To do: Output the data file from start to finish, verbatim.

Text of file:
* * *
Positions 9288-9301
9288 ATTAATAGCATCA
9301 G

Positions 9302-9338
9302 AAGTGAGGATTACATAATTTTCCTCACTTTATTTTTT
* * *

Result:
Positions 9288-9301
9288 ATTAATAGCATCA
9301 G

Positions 9302-9338
9302 AAGTGAGGATTACATAATTTTCCTCACTTTATTTTTT